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What is grit? And what does it mean to bring up a child with grit, who stays optimistic even when things are not sailing all that smoothly?
The term ‘Grit’ has been newly defined by Angela Lee Duckworth, an American academic, psychologist and popular science author as “perseverance and passion for long-term goals.” She conducted a study on what makes people succeed or fail. Her conclusion was that the strongest cause determining one’s success is grit. She says that grit is the strongest influence that makes a person successful, rather than the traditionally perceived ones like family income and background, being born clever, hard work, or scoring high in examinations.
Watch her on TED talks here:
As the talk says, Grit is the one major attribute that makes it possible for us to achieve our goals. Moreover, Grit impacts not only academic or professional goal achievement but is also important for personal fulfilment. You need to be gritty to achieve any difficult task: from running a marathon to perfecting the cheese cake recipe! Some social scientists think that grit is the biggest predictor of a happy and productive life.
Grit is not exactly a new concept. We all know the importance of practice, discipline and hard work. Albert Einstein had said, “ Genius is 1% talent and 99% hard work”. All this talk of grit and I started to think about parenting styles (again). I realise that I want to bring up my child not in a cushioned up environment but in a setup where my child may sometimes get disheartened but never at the expense of optimism.
So, one day I saw my 5 year old’s school work and he had written 29 horrible cursive j(s) and 1 respectable one. I was horrified for we had practised the letter at home. My son informed me that no matter how hard he tried, he could not write the cursive j and so there was no point in trying. Somehow I reminded myself about remaining positive and complemented him on that one respectable letter. The boy was thrilled and thanked me for noticing and then we went on to practice the letter and trying to perfect it. It took us about 10 to 15 peaceful minutes to get the hang of it. (I have strong feelings on teaching children cursive in today’s era, but that topic is for another day).
I realised that 15 minutes before, my son sat deflated, slouching with a grim expression knowing that his mother would be disillusioned with the work in the notebook and somehow I managed to turn that moment around. (This is not a normal occurrence and I stood enlightened or at least somewhat enlightened). So, now the enlightened me has decided to applaud him more for trying, and for effort in all activities and not just for achieving the goal and maybe that will bring up the grit quotient!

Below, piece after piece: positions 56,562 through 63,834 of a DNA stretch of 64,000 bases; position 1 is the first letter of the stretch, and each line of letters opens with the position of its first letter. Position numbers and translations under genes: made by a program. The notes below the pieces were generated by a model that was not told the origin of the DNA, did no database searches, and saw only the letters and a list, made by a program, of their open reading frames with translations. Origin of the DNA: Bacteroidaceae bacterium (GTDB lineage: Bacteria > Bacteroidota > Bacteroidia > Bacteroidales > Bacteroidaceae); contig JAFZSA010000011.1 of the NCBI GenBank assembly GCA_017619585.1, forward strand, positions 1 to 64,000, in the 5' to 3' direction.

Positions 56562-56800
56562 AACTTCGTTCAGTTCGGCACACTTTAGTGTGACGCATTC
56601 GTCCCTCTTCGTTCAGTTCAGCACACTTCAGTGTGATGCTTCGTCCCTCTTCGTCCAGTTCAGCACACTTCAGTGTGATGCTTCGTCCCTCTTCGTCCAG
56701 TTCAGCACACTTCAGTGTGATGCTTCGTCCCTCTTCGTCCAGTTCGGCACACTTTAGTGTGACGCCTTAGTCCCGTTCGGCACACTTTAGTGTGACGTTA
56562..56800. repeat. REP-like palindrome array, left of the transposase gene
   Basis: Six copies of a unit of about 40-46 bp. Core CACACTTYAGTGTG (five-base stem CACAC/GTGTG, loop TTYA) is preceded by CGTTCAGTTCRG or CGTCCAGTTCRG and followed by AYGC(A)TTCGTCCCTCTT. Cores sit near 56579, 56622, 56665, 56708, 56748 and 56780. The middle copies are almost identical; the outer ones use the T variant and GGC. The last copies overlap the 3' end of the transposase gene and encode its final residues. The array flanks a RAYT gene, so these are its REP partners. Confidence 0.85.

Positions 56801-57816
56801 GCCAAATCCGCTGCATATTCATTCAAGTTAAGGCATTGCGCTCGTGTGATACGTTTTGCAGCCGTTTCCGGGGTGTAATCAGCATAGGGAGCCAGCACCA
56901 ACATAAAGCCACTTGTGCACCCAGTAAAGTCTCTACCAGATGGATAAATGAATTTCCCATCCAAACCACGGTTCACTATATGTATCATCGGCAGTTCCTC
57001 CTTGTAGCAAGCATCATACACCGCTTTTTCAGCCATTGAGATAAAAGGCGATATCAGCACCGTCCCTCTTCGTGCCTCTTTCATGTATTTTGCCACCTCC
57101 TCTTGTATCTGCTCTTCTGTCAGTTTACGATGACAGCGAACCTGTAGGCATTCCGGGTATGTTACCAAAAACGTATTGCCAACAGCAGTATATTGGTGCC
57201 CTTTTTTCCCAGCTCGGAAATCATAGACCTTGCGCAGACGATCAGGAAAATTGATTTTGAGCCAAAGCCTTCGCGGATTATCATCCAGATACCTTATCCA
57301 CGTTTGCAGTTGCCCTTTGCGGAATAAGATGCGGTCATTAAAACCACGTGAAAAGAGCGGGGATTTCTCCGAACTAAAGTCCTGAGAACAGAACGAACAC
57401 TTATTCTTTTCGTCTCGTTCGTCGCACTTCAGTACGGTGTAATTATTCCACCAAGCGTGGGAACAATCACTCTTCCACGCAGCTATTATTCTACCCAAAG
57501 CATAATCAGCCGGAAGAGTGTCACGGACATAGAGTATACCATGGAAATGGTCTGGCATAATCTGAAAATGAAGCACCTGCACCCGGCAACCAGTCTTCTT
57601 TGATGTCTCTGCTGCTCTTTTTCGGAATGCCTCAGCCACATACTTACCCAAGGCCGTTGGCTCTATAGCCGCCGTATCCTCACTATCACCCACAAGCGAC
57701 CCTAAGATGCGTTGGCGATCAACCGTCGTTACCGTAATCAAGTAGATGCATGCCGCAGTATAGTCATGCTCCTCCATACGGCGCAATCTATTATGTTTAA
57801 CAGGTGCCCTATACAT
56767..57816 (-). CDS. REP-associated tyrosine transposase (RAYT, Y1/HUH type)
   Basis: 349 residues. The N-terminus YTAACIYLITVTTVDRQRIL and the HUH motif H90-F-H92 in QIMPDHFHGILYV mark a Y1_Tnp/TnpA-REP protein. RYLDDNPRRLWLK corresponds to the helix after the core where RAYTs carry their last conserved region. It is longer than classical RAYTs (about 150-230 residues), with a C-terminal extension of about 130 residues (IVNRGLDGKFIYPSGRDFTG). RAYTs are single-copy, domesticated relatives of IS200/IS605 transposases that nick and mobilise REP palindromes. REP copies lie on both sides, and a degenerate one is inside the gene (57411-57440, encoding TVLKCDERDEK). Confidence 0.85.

First published here.
Image via Pexels
I am currently a stay at home mom trying to raise a dare devil of a toddler. I have over 10 year experience in the banking and insurance sector and have worked in organisations like read more...
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As he stood in front of his door, Nishant prayed that his wife would be in a better mood. The baby thing was tearing them apart. When was the last time he had seen his wife smile?
Veena got into the lift. It was a festival day, and the space was crammed with little children dressed in bright yellow clothes, wearing fancy peacock feather crowns, and carrying flutes. Janmashtami gave her the jitters. She kept her face down, refusing to socialize with anyone.
They had moved to this new apartment three months ago. The whole point of shifting had been to get away from the ruthless questioning by ‘well-wishers’.
“You have been married for ten years! Why no child yet?”
I huffed, puffed and panted up the hill, taking many rest breaks along the way. My calf muscles pained, my heart protested, and my breathing became heavy at one stage.
“Let’s turn back,” my husband remarked. We stood at the foot of Shravanbelagola – one of the most revered Jain pilgrimage centres. “We will not climb the hill,” he continued.
My husband and I were vacationing in Karnataka. It was the month of May, and even at the early hour of 8 am in the morning, the sun scorched our backs. After visiting Bangalore and Mysore, we had made a planned stop at this holy site in the Southern part of the state en route to Hosur. Even while planning our vacation, my husband was very excited at the prospect of visiting this place and the 18 m high statue of Lord Gometeshwara, considered one of the world’s tallest free-standing monolithic statues.
What we hadn’t bargained for was there would be 1001 granite steps that needed to be climbed to have a close-up view of this colossal magic three thousand feet above sea level on a hilltop. It would be an understatement to term it as an arduous climb.
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